By Karine Kalantarian
Vazgen Manukian, a prominent opposition politician, warned on Tuesday that he and his party will have to boycott the next parliamentary elections if Armenian politics continues to degenerate into infighting among various government factions.
“If it is possible to introduce changes in Armenia which would ensure that political struggle makes sense, we will take part [in the 2007 elections], in a bloc or separately,” he said, referring to his National Democratic Union (AZhM). “If such changes do not take place, I will conclude that it is meaningless to contest those elections, regardless of our chances.”
Although Manukian would not say what specifically should change in the political arena, the comments clearly reflect his frustration with a perceived lack of progress in Armenia’s democratization and the opposition’s failure to effect regime change. This reality was highlighted by the AZhM’s and other major opposition groups’ inability to pull large crowds at their mostly recent rallies held in the wake of the November 27 constitutional referendum.
The Armenian opposition was further relegated to the political sidelines earlier this month with the emergence of a new pro-establishment party set up by one of Armenia’s wealthiest government-connected businessmen, Gagik Tsarukian. The party called Prosperous is seeking to enlist the support of prominent public figures with the aim of making a strong showing in the 2007 polls. Its far-reaching ambitions have reportedly alarmed the three parties represented in President Robert Kocharian’s government. The Yerevan daily “Aravot” reported on Tuesday that the biggest of them, the Republican Party, is so concerned that it is now ready to team up with Tsarukian.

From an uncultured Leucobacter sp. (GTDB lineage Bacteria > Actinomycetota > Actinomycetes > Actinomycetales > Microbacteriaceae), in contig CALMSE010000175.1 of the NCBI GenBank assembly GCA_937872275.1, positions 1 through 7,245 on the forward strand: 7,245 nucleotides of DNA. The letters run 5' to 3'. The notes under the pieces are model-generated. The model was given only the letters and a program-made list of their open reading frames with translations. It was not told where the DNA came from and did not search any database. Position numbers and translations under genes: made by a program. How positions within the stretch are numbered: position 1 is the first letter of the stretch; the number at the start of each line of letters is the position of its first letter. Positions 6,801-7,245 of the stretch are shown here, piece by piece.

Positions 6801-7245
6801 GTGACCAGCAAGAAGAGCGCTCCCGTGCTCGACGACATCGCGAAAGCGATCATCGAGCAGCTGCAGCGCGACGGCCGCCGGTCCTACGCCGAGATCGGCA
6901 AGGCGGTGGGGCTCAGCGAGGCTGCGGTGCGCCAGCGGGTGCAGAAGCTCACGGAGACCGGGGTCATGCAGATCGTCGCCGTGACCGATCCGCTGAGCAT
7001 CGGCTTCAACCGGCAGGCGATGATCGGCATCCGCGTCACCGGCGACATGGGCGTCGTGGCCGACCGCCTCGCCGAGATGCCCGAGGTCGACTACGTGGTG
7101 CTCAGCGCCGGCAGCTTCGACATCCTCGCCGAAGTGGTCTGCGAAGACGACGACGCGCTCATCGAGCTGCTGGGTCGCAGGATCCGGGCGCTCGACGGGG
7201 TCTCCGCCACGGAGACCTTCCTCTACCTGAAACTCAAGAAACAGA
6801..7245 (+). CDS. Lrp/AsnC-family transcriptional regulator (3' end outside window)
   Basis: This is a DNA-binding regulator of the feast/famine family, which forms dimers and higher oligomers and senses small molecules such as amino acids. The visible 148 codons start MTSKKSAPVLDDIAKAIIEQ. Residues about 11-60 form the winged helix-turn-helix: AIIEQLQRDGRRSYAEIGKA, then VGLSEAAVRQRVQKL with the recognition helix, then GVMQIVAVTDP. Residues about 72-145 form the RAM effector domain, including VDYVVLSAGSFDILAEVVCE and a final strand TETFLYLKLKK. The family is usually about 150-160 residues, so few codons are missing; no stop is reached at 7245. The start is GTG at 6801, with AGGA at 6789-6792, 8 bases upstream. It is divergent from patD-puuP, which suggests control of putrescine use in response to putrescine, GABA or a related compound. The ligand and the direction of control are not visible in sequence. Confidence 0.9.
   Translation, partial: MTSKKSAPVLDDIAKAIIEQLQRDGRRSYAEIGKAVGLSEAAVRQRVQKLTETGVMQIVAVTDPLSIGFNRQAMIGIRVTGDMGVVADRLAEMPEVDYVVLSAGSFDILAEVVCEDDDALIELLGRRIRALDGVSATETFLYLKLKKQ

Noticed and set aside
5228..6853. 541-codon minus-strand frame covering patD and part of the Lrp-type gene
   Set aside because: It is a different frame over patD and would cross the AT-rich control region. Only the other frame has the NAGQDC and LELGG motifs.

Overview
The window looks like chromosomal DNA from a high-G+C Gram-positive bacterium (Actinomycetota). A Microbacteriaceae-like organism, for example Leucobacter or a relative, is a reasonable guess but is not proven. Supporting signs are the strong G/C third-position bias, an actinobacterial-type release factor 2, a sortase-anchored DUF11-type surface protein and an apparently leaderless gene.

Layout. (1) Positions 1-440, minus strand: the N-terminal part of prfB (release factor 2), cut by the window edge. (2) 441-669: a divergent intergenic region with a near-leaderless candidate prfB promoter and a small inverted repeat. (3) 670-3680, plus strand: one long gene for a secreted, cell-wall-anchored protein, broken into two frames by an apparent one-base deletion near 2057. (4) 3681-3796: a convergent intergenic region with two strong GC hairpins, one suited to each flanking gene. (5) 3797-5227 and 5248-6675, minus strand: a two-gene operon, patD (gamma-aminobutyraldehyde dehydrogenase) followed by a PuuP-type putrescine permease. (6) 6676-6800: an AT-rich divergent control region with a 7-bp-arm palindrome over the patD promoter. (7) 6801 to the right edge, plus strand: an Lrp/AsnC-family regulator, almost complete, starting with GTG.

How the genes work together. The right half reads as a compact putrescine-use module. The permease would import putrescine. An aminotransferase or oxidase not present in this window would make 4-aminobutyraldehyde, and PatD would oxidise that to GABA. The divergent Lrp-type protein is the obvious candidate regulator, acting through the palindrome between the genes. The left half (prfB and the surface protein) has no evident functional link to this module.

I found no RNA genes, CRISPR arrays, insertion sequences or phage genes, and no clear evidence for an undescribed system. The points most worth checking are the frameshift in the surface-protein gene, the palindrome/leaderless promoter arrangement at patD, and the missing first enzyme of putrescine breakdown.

Political analysts say that with the Armenian opposition increasingly marginalized and isolated, the main players in the 2007 parliamentary race will be Prosperous Armenia and the “traditional” pro-establishment parties. Manukian did not deny this.
“[Tsarukian’s] party will compete with the likes of itself, it is not out to fight against the opposition,” he said. “The opposition has already been brushed aside. They will fight among themselves. There are many sharks among them.”